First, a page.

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Haynie v. District of Columbia Police and Firefighters' Retirement and Relief Bd.

April 18, 1994

HERMAN HAYNIE, PETITIONER
v.
DISTRICT OF COLUMBIA POLICE AND FIREFIGHTERS' RETIREMENT AND RELIEF BOARD, RESPONDENT



Petition for Review of a Decision of the District of Columbia Police and Firefighters' Retirement and Relief Board

Before Ferren,* Acting Chief Judge, and King and Sullivan, Associate Judges.

The opinion of the court was delivered by: Ferren

FERREN, Acting Chief Judge: Petitioner appeals from a decision of the District of Columbia Police and Firefighters' Retirement and Relief Board ("Board") ruling, under D.C. Code § 4-615 (a) (1988), that his pre-existing condition, congenital spinal stenosis, and not the slip-and-fall injury he sustained while on duty, caused the disability that made him unfit for further duty with the Metropolitan Police Department. Petitioner contends that (1) a congenital condition is not an "injury received or disease contracted other than in the performance of duty," within the meaning of § 4-615 (a), and that (2) the Board's finding as to the part petitioner's spinal stenosis played in his disability was not supported by substantial evidence of record. We disagree with both contentions and thus affirm.

I.

Petitioner joined the Metropolitan Police Department in 1969. While on duty on March 17, 1990, petitioner was leaving his patrol car to help a victim of a stabbing when he slipped and fell on wet pavement. He injured his ankle, shoulder, and back.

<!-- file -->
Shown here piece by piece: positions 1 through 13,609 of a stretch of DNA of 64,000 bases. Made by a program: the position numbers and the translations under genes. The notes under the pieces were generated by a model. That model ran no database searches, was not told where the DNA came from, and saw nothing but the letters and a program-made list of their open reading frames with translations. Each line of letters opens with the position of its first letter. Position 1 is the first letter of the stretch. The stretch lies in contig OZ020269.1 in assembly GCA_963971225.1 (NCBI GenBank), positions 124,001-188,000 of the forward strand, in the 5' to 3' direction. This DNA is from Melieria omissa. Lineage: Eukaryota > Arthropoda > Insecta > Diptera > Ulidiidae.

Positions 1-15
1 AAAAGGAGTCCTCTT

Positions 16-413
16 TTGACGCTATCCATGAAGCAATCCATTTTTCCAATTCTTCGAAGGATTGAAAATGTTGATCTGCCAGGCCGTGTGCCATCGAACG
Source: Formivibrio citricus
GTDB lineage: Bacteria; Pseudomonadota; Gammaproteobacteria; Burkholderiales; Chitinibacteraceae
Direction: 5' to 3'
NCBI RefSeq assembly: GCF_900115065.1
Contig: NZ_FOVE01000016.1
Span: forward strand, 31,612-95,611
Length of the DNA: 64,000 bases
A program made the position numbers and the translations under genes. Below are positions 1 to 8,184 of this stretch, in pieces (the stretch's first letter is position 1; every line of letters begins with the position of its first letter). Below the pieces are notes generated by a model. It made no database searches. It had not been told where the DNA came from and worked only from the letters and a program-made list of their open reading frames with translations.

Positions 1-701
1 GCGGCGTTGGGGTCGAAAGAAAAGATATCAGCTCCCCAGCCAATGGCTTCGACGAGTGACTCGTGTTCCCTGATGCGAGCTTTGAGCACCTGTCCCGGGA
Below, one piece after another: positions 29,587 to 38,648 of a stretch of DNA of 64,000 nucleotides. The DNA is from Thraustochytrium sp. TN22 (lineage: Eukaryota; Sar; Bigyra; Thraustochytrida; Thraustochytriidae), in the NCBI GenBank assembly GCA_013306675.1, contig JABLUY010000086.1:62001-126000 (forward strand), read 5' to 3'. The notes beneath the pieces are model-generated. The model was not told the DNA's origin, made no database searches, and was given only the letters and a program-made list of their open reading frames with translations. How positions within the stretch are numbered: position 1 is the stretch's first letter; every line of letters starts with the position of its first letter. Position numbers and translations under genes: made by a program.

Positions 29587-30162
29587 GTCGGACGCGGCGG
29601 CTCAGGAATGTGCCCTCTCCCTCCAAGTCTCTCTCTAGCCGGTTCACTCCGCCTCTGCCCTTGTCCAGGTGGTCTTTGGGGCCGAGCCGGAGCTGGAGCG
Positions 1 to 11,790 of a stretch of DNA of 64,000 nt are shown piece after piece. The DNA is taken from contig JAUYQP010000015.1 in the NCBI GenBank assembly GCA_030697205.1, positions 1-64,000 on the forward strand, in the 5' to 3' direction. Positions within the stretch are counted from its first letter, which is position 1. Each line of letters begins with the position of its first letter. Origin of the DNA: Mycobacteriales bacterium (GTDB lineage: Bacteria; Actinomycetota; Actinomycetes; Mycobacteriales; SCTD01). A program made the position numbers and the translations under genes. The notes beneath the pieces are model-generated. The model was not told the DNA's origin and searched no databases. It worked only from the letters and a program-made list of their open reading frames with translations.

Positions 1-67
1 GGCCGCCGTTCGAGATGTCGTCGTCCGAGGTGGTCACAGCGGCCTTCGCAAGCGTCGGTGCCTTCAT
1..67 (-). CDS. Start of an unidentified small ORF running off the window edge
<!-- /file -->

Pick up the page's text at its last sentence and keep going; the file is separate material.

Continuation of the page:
Two days later, petitioner reported to the Police and Fire Clinic because his injuries had become increasingly painful. Dr. Villa-Real examined petitioner, scheduled him for radiology and Magnetic Resonance Imaging (MRI) exams, and placed him on sick leave. Dr. Press conducted the radiology examination on May 25, and concluded that petitioner had some "generalized demineralization of the bones" of his spine. On June 22, Dr. Mark conducted the MRI exam and found that petitioner was suffering from congenital spinal stenosis, a condition characterized by the abnormal narrowing of the spine. Dr. Mark's report explained that "no evidence of disc herniation or acquired spinal stenosis is noted."

On July 11, Dr. Linehan, an orthopaedic surgeon, examined petitioner. Although Dr. Linehan confirmed that petitioner's x-rays showed a narrowing of his spine, the doctor concluded that petitioner's "symptoms are not those of spinal stenosis at present." Dr. Linehan prescribed a different anti-inflammatory medication and continued to follow petitioner's condition through several follow-up consultations over the next few months. The follow-up forms submitted to the Police and Fire Clinic from the July 25, August 22, and September 12 consultations with Dr. Linehan listed spinal stenosis as the diagnosis and stated that petitioner's prognosis was poor. During the September 12 examination, Dr. Linehan ordered electrodiagnostic, EMG, and nerve conduction studies. Dr. Blazina performed these tests on September 18 and concluded that petitioner had damage at the root of his vertebrae where the lumbar spine meets the sacral spine, a finding "consistent with a lumbosacral spinal stenosis." On October 10, Dr. Linehan concluded that petitioner showed "subjective symptoms of spinal stenosis."